So I’m doing more of a math problem now, so I’m not sure if this is the right place to ask but I thought perhaps somebody could help.
So the problem goes as follows:
Prove that for a polynomial P(x), such that its coefficients are all integers, if there exist at least 4 distinct values of x, such that P(x)=1, there can be no value k for which P(k)=-1.
The proof I found states that if there are some 4 x_i for which this claim holds, namely x_1, x_2, x_3, and x_4 and P(x_i)=1, then for some k we derive:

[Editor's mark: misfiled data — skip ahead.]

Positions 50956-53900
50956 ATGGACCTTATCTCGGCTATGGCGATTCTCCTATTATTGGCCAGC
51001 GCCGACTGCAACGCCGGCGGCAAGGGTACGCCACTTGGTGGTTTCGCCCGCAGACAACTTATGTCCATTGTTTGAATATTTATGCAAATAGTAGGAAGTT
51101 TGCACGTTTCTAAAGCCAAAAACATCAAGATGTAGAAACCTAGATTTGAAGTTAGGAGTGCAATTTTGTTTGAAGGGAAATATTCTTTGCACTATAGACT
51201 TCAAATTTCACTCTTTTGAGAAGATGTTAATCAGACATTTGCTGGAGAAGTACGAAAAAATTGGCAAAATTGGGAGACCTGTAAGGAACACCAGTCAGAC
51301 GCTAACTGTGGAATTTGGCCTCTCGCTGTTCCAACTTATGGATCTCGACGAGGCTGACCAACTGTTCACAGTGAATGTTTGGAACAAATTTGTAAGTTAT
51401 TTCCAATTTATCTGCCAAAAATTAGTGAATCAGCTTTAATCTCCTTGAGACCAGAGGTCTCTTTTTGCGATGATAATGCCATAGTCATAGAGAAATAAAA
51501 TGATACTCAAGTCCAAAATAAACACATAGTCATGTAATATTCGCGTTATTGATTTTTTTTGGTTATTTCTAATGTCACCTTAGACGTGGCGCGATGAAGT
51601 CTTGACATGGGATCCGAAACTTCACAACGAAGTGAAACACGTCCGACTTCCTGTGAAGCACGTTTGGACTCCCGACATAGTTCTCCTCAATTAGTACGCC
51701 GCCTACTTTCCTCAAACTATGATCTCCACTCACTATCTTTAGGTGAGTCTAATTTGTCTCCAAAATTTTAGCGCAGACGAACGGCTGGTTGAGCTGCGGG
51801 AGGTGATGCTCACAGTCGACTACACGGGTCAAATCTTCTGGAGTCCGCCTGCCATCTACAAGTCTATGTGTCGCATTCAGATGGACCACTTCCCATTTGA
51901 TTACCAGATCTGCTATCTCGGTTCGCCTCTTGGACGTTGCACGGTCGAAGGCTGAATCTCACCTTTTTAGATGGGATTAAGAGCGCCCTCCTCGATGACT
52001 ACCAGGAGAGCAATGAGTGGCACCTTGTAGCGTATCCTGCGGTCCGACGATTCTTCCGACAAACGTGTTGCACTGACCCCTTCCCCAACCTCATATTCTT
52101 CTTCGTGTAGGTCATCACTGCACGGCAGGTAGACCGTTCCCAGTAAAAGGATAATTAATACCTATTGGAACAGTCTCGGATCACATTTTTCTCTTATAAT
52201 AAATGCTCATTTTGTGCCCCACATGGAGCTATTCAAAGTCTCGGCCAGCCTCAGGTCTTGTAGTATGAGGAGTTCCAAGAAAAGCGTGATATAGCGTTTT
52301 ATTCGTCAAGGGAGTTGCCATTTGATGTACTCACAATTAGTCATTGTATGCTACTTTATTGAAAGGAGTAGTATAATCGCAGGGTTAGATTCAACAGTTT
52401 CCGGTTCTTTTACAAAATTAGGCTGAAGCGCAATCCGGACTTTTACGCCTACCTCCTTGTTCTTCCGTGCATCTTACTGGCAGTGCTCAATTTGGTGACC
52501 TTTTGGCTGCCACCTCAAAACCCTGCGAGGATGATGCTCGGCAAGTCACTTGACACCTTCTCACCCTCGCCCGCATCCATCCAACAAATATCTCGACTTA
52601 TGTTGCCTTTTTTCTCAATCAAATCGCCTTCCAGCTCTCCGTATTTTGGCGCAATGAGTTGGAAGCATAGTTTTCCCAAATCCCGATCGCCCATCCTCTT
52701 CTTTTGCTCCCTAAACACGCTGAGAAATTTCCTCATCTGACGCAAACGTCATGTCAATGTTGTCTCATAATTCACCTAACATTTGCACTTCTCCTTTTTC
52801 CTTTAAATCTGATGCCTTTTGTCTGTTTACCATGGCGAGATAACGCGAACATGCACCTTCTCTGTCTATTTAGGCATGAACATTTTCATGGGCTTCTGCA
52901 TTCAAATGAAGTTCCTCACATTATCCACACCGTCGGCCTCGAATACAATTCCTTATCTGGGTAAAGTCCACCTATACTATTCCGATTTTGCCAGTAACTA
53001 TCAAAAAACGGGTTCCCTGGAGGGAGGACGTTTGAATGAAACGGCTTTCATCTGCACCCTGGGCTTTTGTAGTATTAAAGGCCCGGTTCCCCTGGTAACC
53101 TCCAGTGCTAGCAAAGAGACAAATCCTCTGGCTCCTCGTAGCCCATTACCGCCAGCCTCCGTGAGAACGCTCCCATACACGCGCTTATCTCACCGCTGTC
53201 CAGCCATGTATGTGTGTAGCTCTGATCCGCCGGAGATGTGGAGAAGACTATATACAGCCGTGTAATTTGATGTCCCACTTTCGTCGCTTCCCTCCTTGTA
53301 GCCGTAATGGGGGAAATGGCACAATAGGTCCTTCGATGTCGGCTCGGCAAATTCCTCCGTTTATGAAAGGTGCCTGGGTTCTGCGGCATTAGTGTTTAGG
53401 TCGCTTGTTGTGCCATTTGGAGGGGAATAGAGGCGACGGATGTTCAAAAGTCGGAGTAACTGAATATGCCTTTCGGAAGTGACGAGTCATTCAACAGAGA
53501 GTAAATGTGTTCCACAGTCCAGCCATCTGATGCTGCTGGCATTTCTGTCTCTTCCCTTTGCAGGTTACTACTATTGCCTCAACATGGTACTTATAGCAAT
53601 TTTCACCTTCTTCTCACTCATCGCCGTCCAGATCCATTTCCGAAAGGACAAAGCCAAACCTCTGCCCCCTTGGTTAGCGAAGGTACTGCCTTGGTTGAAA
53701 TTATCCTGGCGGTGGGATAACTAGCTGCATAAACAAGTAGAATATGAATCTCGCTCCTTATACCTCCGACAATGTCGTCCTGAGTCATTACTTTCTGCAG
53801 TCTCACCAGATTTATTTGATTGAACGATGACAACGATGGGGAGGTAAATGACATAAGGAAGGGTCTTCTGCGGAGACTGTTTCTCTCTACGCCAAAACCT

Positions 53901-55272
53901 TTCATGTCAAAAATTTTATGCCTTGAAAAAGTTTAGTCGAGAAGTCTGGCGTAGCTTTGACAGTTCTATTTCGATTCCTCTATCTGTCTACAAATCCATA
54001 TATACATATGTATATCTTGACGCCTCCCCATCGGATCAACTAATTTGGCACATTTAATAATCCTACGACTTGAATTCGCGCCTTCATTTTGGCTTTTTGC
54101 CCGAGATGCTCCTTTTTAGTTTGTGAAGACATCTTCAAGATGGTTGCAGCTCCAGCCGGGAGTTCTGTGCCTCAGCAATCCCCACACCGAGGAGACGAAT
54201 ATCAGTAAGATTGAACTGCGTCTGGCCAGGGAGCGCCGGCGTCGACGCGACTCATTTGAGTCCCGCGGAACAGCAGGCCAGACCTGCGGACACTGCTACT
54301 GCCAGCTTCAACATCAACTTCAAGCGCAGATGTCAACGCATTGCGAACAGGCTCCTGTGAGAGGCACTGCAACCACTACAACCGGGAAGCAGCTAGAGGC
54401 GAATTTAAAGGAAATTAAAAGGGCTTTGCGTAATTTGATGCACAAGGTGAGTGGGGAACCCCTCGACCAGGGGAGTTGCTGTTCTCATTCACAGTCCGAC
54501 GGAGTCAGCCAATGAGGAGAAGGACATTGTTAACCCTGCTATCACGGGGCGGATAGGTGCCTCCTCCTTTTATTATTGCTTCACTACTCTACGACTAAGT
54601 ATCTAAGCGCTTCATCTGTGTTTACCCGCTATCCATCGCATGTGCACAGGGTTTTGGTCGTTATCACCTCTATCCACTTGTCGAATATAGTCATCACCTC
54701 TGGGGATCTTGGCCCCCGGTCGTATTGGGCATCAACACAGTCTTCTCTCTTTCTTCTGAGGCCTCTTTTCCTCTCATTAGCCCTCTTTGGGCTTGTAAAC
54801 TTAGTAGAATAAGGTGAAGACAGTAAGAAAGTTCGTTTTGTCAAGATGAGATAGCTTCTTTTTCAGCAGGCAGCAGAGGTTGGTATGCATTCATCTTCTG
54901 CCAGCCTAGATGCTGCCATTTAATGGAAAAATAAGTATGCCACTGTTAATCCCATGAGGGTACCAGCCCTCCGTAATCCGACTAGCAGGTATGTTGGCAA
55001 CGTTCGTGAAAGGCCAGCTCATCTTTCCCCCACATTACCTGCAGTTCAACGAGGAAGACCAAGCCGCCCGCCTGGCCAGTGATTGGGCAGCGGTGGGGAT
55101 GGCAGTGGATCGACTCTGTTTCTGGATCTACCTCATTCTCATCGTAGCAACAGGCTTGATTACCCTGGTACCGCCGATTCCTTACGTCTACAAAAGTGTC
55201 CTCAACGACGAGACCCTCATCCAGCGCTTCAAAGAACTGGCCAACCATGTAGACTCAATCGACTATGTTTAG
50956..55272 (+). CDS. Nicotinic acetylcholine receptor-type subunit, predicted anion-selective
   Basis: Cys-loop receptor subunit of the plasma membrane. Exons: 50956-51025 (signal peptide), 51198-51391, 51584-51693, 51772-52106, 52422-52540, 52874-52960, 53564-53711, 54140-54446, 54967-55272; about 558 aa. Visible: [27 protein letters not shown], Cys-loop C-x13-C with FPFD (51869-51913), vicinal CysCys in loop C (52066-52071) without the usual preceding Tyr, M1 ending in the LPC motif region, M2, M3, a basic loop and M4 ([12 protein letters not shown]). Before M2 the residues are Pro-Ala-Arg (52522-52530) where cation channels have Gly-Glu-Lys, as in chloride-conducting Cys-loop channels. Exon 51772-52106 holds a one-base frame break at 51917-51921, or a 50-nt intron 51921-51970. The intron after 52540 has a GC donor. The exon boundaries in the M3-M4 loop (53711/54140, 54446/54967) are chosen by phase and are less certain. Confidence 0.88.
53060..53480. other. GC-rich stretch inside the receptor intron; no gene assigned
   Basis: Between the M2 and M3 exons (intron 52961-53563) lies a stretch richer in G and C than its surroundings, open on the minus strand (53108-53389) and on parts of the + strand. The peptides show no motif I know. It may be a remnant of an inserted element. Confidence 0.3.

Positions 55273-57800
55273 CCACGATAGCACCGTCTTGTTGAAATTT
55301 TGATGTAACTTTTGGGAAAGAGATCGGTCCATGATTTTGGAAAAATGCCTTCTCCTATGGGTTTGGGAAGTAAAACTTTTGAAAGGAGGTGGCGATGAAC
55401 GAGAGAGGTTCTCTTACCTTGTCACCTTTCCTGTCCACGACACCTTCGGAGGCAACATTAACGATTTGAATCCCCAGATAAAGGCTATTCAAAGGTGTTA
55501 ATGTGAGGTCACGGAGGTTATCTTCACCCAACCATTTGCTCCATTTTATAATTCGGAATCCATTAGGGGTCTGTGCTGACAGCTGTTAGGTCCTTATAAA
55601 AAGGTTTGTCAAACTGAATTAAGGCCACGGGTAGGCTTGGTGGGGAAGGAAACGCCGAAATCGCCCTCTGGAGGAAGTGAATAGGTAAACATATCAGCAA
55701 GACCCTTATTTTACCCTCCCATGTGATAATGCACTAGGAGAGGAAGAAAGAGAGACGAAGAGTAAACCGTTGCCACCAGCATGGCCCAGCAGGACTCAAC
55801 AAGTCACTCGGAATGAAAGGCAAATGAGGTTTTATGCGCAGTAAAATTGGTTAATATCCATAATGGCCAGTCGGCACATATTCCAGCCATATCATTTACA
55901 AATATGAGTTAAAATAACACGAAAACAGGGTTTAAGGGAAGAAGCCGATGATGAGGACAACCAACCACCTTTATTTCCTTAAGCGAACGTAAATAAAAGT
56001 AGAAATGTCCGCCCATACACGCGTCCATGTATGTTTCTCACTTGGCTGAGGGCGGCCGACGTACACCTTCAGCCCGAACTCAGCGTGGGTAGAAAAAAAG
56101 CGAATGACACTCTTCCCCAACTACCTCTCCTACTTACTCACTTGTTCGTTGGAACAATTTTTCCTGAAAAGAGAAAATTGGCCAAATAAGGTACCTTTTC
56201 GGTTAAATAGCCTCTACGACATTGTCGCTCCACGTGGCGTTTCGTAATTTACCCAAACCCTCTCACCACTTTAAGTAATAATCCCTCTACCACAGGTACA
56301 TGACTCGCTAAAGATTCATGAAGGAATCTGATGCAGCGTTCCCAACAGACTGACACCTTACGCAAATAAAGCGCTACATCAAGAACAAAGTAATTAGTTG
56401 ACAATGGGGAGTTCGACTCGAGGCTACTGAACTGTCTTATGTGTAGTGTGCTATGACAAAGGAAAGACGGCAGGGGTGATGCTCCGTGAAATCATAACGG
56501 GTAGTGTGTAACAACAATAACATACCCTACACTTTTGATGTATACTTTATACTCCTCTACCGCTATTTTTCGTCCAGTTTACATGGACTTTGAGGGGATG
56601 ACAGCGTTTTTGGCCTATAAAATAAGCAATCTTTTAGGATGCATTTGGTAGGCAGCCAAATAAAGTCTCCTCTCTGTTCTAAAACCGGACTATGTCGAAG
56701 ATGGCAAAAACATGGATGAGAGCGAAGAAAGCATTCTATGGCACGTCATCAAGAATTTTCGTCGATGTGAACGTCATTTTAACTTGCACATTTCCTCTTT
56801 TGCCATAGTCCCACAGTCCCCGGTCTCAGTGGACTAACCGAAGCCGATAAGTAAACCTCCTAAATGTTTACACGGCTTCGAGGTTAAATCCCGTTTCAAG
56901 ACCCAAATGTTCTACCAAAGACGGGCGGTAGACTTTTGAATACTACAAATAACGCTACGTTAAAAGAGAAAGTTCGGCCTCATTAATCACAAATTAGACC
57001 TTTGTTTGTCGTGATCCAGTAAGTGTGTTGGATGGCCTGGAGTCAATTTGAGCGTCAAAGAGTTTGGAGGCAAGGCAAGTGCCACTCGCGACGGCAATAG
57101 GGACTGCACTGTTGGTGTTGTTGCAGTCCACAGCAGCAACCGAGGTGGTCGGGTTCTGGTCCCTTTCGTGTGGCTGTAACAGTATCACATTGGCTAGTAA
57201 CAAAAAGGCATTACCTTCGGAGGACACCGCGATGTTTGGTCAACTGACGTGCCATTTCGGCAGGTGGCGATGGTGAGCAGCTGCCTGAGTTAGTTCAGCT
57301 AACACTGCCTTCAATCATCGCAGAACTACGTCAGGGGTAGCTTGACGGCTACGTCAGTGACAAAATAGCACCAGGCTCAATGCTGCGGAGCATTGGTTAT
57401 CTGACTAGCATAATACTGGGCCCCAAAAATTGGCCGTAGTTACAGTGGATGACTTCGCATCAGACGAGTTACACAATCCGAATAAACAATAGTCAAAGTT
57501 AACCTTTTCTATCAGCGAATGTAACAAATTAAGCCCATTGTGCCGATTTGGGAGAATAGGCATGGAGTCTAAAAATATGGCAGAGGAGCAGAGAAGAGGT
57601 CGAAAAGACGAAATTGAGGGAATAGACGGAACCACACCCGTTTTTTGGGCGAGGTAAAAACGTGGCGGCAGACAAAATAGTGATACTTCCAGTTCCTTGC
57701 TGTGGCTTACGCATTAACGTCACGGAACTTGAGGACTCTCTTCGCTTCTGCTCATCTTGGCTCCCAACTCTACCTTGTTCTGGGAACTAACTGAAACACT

P(k)-1=(k-x_1)(k-x_2)(k-x_3)(k-x_4)Q(k), such that Q(k) is a polynomial with integer coefficients.
I really don’t understand a thing about this proof. How is this even derived? I’d appreciate your help in deciphering this proof. Thanks.